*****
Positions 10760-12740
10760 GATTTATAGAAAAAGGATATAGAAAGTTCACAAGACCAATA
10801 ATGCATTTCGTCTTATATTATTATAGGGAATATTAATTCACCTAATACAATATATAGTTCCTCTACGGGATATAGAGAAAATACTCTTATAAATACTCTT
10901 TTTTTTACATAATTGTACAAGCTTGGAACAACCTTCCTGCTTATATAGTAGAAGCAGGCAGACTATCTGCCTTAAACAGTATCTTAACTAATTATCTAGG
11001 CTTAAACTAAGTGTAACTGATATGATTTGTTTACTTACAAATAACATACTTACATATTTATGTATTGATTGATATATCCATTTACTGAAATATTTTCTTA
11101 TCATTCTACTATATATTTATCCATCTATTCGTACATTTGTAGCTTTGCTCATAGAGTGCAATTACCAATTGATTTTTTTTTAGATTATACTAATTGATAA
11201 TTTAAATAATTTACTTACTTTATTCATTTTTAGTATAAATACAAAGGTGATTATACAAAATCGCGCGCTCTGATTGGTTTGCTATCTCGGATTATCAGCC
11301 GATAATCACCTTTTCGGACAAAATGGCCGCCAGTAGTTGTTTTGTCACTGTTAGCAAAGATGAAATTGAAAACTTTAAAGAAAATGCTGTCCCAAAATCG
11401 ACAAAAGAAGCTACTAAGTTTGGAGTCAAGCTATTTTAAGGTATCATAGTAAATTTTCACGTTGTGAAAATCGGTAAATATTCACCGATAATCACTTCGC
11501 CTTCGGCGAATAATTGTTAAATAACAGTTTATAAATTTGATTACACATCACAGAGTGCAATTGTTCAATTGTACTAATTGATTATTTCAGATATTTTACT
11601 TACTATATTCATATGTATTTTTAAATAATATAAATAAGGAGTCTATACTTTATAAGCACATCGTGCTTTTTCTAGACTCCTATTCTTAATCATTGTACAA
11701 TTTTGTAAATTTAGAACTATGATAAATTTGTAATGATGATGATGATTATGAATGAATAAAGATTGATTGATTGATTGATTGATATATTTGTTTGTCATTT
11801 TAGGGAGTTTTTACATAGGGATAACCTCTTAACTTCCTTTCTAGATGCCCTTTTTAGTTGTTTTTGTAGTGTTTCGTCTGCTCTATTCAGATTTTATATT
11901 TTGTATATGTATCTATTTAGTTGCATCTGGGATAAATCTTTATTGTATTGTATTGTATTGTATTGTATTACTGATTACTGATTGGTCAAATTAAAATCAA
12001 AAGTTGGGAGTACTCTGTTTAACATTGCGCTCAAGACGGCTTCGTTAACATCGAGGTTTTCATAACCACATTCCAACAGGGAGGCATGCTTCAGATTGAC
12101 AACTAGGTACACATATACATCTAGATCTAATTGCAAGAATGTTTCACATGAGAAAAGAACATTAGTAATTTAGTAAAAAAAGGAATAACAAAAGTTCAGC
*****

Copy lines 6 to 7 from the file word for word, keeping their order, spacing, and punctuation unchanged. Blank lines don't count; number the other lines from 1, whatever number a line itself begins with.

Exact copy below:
11101 TCATTCTACTATATATTTATCCATCTATTCGTACATTTGTAGCTTTGCTCATAGAGTGCAATTACCAATTGATTTTTTTTTAGATTATACTAATTGATAA
11201 TTTAAATAATTTACTTACTTTATTCATTTTTAGTATAAATACAAAGGTGATTATACAAAATCGCGCGCTCTGATTGGTTTGCTATCTCGGATTATCAGCC